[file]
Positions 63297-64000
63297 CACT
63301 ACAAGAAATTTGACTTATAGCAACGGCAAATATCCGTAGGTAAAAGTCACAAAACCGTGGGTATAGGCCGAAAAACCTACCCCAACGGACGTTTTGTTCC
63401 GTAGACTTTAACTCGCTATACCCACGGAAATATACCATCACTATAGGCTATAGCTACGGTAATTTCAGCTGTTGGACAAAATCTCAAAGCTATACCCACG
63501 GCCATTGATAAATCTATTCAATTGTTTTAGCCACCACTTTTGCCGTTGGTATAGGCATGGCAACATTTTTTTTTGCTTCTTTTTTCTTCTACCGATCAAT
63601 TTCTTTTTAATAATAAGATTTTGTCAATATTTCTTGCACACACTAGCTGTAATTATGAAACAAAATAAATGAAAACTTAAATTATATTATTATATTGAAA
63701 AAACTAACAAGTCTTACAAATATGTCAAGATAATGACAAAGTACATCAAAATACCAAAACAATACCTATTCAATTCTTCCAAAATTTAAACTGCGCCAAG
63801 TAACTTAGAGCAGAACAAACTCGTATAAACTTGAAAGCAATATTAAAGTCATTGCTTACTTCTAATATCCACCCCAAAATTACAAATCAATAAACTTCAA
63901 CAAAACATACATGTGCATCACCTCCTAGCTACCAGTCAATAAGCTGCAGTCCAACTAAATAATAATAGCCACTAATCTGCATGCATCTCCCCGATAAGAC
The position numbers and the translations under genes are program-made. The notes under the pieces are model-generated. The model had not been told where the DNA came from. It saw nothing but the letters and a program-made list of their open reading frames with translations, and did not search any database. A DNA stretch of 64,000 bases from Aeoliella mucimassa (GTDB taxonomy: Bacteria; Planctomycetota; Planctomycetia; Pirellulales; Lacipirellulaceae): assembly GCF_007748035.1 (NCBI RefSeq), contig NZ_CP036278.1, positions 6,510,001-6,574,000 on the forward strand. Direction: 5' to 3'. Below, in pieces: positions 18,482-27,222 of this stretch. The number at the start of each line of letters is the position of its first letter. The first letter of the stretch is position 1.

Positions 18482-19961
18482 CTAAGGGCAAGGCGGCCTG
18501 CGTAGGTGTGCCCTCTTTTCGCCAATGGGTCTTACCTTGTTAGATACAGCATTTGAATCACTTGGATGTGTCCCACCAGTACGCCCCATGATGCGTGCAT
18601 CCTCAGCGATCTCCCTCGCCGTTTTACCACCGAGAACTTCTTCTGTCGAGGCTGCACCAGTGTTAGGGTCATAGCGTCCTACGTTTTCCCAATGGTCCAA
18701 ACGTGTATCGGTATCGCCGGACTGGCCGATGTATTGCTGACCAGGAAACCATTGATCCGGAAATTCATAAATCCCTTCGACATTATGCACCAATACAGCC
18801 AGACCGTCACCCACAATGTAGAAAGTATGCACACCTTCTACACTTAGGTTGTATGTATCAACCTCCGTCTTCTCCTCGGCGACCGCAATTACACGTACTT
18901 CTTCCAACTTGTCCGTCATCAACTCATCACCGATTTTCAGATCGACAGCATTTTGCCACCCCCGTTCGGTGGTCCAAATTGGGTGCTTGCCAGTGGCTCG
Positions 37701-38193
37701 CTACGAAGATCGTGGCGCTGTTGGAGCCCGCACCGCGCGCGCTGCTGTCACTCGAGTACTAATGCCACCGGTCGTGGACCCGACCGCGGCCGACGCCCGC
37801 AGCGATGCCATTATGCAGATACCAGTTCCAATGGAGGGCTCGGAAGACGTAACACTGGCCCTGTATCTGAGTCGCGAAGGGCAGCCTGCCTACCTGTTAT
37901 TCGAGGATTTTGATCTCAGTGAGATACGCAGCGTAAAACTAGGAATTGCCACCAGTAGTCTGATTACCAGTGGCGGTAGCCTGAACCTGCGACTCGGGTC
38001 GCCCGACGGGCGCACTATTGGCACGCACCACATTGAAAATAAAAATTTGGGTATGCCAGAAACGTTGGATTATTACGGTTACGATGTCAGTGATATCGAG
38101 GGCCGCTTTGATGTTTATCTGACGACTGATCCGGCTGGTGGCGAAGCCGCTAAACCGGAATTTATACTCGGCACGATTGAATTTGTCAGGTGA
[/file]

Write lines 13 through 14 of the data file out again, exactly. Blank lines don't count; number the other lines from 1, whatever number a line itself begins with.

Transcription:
18501 CGTAGGTGTGCCCTCTTTTCGCCAATGGGTCTTACCTTGTTAGATACAGCATTTGAATCACTTGGATGTGTCCCACCAGTACGCCCCATGATGCGTGCAT
18601 CCTCAGCGATCTCCCTCGCCGTTTTACCACCGAGAACTTCTTCTGTCGAGGCTGCACCAGTGTTAGGGTCATAGCGTCCTACGTTTTCCCAATGGTCCAA